Recently, for a graduate class on the history of libraries I read a fascinating article by Miriam Intrator titled,“People were literally starving for any kind of reading”: The Theresienstadt Ghetto Central Library, 1943-1945. Intrator, currently the Special Collections Librarian at Ohio University, explores the story of the Theresienstadt (or Terezin) Jewish Ghetto Central library in Prague, asserting that,”reading functioned as a crucial tool of comfort, learning, and escape” for the inhabitants.
Ironically, this means of resistance was enabled by the Nazis’ attempt to make the ghetto a “model camp” to deceive human rights groups and disguise their true genocidal intentions. The Czech town of Terezin was itself an ancient fortress, just outside of Prague, complete with walls and a moat, as well as a prison and barracks. (You can learn more about Terezin at the Jewish Virtual Library.) The Jewish population of Terezin grew as Jews from all over Europe arrived; eventually they were shipped further east to be murdered at death camps. Many individuals imprisoned in this camp originated from the ranks of the elite, and were wealthy, highly educated, and talented, including prominent artists of all disciplines, from music, to painters to sculptures to dramatists. (Intrator notes that the group was intentionally selected because their sudden disappearance might be more noticeable than the gradual extermination they eventually suffered. Sadly, this was not the case.) Intrator writes that Terezin served multiple purposes, first as a “model camp” and second as a transit point, or holding station used for Jewish prisoners soon to be sent further east to the death camps such as Auschwitz. Its very name is confusing as it was neither a standard “ghetto” or a concentration camp, (at least initially), but was instead a walled fortress town designed to keep invaders out in the 18th century and Jewish Holocaust victims in during the 20th century. She observes in her master’s thesis on this topic,”Ordinarily, a ghetto was a section of a town or city that had been isolated and separated from the rest of the town or city, usually by walls the ghetto inhabitants were forced to build.” Howeve, in June of 1942, after turning out the remaining non-Jewish Czech population, “Nazis took Terezín over completely and turned the entire town into a concentration camp. It remained so until its liberation by the Russians on May 5, 1945.”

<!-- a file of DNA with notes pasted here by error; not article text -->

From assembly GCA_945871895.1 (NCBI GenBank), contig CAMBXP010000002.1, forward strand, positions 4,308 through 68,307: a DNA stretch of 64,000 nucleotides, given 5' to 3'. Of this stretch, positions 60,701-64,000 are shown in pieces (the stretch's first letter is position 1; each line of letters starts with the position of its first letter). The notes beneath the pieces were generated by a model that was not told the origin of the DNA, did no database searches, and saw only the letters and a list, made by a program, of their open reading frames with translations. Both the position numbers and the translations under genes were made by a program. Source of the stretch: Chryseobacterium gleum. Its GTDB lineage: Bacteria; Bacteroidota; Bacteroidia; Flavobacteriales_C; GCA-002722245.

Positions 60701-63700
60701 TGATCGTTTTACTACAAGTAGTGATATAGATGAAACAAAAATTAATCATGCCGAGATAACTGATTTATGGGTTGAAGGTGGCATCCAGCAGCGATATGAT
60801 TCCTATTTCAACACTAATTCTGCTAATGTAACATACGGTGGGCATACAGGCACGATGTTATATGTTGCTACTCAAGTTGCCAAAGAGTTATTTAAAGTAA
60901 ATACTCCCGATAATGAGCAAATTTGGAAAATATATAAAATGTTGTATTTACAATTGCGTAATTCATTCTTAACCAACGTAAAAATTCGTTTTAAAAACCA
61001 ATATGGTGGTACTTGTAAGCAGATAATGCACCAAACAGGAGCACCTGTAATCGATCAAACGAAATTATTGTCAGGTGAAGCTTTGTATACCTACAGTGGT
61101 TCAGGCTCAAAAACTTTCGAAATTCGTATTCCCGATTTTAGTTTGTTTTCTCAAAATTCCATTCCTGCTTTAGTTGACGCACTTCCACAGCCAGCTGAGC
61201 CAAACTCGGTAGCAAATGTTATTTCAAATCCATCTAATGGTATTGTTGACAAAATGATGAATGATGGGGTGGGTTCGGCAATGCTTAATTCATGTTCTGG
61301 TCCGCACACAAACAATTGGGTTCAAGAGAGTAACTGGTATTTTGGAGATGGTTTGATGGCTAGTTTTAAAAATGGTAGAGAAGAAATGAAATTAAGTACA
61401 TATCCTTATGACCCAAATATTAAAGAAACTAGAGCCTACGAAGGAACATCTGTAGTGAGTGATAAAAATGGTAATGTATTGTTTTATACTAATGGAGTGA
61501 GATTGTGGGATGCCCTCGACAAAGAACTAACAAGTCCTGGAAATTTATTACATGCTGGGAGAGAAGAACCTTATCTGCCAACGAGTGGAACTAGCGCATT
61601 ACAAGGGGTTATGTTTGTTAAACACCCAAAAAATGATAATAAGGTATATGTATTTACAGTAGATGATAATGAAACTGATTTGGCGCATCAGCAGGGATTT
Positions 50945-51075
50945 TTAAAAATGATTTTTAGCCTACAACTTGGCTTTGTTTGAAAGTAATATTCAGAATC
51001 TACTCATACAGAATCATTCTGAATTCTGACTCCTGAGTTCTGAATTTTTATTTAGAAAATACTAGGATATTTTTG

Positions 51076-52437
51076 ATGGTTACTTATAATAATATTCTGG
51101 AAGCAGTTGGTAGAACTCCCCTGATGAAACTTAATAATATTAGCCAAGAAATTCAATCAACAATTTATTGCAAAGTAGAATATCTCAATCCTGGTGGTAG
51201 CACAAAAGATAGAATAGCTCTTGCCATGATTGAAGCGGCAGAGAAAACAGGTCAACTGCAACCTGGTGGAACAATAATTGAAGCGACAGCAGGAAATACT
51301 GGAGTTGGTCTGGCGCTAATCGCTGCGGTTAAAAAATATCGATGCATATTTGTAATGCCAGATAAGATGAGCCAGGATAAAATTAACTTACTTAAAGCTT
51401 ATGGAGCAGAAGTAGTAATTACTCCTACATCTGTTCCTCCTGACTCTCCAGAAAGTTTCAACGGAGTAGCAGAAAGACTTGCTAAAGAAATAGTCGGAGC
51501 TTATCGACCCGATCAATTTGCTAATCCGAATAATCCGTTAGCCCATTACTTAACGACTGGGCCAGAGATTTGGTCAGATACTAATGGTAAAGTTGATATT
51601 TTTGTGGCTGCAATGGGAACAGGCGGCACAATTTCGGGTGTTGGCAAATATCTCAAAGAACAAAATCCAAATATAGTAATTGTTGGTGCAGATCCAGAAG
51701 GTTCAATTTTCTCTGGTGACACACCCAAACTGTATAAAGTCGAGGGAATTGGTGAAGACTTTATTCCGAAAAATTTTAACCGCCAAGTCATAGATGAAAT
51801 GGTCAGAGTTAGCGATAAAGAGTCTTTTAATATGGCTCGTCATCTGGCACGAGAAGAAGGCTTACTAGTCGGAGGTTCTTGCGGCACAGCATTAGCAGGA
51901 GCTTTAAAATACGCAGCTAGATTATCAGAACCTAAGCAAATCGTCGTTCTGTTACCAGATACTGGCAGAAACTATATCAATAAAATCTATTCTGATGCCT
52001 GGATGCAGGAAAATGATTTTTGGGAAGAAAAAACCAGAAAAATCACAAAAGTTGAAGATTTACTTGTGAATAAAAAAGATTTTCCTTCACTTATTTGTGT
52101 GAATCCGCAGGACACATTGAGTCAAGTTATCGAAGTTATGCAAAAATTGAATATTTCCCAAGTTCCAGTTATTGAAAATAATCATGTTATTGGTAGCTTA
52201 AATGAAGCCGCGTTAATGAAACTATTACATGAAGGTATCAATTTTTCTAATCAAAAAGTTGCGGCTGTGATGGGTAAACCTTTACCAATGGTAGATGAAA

Because the Germans wanted to present the town as “normal”, despite its horrific conditions, a facimile of “normal life” was allowed to go on, complete with cultural activities, including a library. Intrator uses primary sources, such as poetry, writings, reports, diaries, and memoirs, to illustrate the signficant demand for library materials and the ways it facilitated “intellectual and spiritual resistance” (p. 515). She writes, “Through its very normalcy as an institution of leisure and learning, the library provided a means for prisoners to resist Nazi attempts to completely humiliate, dehumanize, and annihilate them” (p. 513).
This article prompted me to learn more about Terezin, or Theresienstadt as the Germans called it. Intrator provides intriguing insights into the lives of those touched by the library, from patrons who wrote such lines of poetry as, “I am lying abed and would like to read something…” to library staff.